The Art of Persuasion

20 05 2011

“Each player must accept the cards life deals him or her, once they are in hand, he or she alone must decide how to play the cards in order to win the game”.

Interaction between people is happening every day at work and of course in our private life.

James Borg has written the book: Persuasion and the art of influencing people. This book is a nice piece of work. When the author is talking about persuasion, his intentions are for use in good purposes.

Borg illustrates persuasion skills with good magicians who are masters in loosely called people skills. Why ? They had to ‘persuade’ their audience. First the audience’s attention, second they would use the ‘right’ words, listen carefully to any volunteers and make them remember the things they wanted them to remember. The magician would work out the type of person they were dealing with, and observe the body language and get the trust from the audience. All this is designed to do one thing: persuade the audience. This is a good demonstration of people skills in action.

In organizations you need to understand people and they need to understand you and your point of view. Equally, you need to understand their point of view.

“Leonardo Da Vinci astutely observed that the average person looks without seeing, listens without hearing, touches without feeling, eats without tasting, moves without physical awareness, inhales without awareness of odour or fragrance, and talks without thinking”.

Da Vinci gives us a reminder about the human race, and the importance of giving your full attention when you are dealing with people.

Professor Richard Wiseman say: “We like people who help us, and we help people we like. However, in terms of favours, it is surprising how little it takes for us to like a person, and how much we give on the basis of so little. It seems that if you want to help yourself, you should help others first”. From his book:” 59 seconds, think a little, change a lot”.

When Borg refers to Aristotle, he points out that, to be persuasive, Aristotle’s spoke of three different types of proof that were used by persuasive speakers: Ethos ( ethical – character and reputation ), Pathos ( emotional appeal ) and Logos ( logical ).

A blending of all three in order to achieve the goal of moving people from A to B, will be the best persuasive messages. When persuasive speakers blend all of the three types to achieve the goal, we need to take a closer look into what ethos, pathos and logos tells us.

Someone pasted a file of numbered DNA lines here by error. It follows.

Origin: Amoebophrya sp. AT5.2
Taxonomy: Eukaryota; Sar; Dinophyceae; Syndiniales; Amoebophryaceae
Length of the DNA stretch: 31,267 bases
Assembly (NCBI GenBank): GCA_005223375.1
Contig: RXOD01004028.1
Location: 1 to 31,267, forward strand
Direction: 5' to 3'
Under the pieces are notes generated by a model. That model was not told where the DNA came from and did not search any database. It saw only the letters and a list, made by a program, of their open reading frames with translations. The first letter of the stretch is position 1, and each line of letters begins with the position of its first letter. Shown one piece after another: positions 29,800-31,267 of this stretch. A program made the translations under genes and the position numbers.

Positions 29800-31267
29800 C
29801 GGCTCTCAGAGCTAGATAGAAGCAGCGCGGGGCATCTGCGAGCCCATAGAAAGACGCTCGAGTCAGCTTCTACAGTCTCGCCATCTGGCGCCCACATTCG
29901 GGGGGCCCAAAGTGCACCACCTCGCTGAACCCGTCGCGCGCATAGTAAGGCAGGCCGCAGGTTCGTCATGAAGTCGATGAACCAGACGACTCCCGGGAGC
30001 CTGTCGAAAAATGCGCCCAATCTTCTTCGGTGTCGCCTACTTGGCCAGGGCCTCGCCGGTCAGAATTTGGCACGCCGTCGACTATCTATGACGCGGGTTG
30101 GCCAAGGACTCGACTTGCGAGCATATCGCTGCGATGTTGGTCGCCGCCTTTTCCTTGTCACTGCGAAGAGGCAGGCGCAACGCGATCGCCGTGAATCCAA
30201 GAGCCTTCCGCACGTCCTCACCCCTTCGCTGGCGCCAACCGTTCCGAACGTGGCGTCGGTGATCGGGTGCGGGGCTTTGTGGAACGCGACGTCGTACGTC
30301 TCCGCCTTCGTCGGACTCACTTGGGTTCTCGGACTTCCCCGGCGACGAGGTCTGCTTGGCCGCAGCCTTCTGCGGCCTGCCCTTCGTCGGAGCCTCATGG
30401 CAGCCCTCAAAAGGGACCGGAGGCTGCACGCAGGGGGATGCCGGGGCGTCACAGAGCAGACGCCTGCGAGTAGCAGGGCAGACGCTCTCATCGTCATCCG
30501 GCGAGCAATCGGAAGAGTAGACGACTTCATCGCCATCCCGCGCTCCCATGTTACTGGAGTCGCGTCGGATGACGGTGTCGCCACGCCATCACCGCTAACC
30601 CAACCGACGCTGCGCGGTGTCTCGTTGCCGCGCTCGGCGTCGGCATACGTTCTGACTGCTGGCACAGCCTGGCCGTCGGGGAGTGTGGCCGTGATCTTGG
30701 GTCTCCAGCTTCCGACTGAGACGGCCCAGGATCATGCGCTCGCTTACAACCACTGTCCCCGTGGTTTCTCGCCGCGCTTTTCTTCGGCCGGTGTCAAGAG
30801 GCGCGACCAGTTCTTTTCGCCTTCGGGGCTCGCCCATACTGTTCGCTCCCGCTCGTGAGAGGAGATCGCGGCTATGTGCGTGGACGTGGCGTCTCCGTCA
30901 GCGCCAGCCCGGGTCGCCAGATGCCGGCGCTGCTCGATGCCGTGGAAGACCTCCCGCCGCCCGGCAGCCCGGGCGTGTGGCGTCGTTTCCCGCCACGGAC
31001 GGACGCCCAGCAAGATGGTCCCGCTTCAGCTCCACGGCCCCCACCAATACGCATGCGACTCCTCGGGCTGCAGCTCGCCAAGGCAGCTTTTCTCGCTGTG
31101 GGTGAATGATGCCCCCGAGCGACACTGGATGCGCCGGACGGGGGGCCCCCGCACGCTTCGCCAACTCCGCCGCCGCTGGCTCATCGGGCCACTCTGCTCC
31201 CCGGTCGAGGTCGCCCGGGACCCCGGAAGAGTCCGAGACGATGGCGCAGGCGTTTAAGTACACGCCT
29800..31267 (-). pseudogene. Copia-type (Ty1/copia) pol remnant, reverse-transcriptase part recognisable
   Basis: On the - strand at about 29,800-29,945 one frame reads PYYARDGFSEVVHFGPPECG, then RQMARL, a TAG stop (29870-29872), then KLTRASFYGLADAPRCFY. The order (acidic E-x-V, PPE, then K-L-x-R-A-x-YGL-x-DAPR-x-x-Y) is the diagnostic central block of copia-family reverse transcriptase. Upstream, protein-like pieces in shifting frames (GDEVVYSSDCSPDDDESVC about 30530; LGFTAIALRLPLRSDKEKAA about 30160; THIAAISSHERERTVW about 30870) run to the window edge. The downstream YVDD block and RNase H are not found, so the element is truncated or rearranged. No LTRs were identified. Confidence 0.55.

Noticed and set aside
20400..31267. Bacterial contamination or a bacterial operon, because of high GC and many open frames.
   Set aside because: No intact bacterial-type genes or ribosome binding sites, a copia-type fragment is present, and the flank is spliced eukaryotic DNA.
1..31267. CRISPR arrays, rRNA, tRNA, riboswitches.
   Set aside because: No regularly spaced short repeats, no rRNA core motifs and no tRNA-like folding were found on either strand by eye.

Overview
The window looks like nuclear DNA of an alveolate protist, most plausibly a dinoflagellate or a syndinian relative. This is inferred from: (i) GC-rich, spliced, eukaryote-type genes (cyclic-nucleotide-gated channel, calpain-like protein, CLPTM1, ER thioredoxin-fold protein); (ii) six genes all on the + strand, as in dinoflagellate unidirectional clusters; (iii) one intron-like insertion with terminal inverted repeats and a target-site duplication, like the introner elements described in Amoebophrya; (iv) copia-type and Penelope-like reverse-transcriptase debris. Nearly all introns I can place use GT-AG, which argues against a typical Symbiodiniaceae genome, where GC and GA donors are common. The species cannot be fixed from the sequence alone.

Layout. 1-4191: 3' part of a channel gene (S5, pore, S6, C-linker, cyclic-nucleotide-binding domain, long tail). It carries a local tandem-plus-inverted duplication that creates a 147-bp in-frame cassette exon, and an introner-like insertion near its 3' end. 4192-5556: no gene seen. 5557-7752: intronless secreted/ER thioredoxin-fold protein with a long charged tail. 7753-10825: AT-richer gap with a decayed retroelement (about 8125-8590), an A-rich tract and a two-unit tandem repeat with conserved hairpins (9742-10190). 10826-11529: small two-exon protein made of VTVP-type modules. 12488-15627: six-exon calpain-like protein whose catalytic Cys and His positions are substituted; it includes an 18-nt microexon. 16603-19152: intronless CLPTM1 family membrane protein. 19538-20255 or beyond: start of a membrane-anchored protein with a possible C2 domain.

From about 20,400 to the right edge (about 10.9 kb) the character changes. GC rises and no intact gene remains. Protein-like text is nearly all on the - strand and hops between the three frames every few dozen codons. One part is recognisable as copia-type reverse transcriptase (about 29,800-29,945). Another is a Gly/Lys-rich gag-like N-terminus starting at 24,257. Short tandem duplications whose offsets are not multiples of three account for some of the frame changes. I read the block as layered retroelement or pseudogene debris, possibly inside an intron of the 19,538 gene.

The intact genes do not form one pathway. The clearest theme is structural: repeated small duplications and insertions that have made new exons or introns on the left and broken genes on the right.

Ethos, as mentioned above, relates to the speakers character through his or her communication. Here we are talking about the trustworthiness the speaker has in the eyes of the audience.

Pathos, relates to emotional appeal, how the emotions was felt by the audience. As Aristotle put it, “Persuasion may come through the hearers when the speech stirs their emotions”.

The choice of words used by the speaker refers to Logos and gives the audience your point of view.

This is interesting, and next time you are listening to a presentation, you can observe other people and how they use the three elements.

When communicating with people, we also need to know we are dealing with various types. Jung is well-known for his major contribution by the concept of introversion and extraversion. Even if these attitudes are opposites, each person possesses both according to Jung. It depends on which one of them are the most dominant. To avoid misunderstandings because of different personality types, show your interest into a person’s style and their ways of thinking.

When Borg is talking about empathy he provides this definition: ” Empathy is the ability to identify and, understand the other person’s feelings, ideas and situation”. “It’s listening with your heart as well as your head”.

Being able to read emotions in others, and another person’s perspective is important. However, to develop empathy you need sincerity.

Empathy plus sincerity leads to good persuasion.

People who care about other people’s problems or concerns be it a friend, colleague leads to elevating yourself to a higher level. Which makes the conversations easier, and also makes the other person more receptive to your questions and opens up to tell you more. In return it helps you steer a discussion in your direction.

If you can listen emphatically to your colleagues, you are giving them signals that you are genuinely interested in what they are trying to tell you. Being a good listener is a challenge for most of us, some are good and others are poor listeners. Without any doubt, listening skills are of a huge importance if you want to build good relations. When the writer is talking about the poor listeners, they are often unaware of this major failing which can lose them friends, colleagues and business clients. ” Since all communication between individuals essentially moves the relationship either forwards or backwards, or keeps it the same, the way you listen and respond to other people is paramount in promoting the relationship”.

“His thoughts were slow, his words were few, and never made to glisten, but he was a joy wherever he went you should have heard him listen”. Very nice rhyme from an unknown writer.

Listening, as Borg points out, doesn’t mean that you are not saying anything while the other person is talking. “It’s deriving meaning from what’s said. And that’s what people find difficult”.

Inger Lise E. Greger/Master of Science in Change Management



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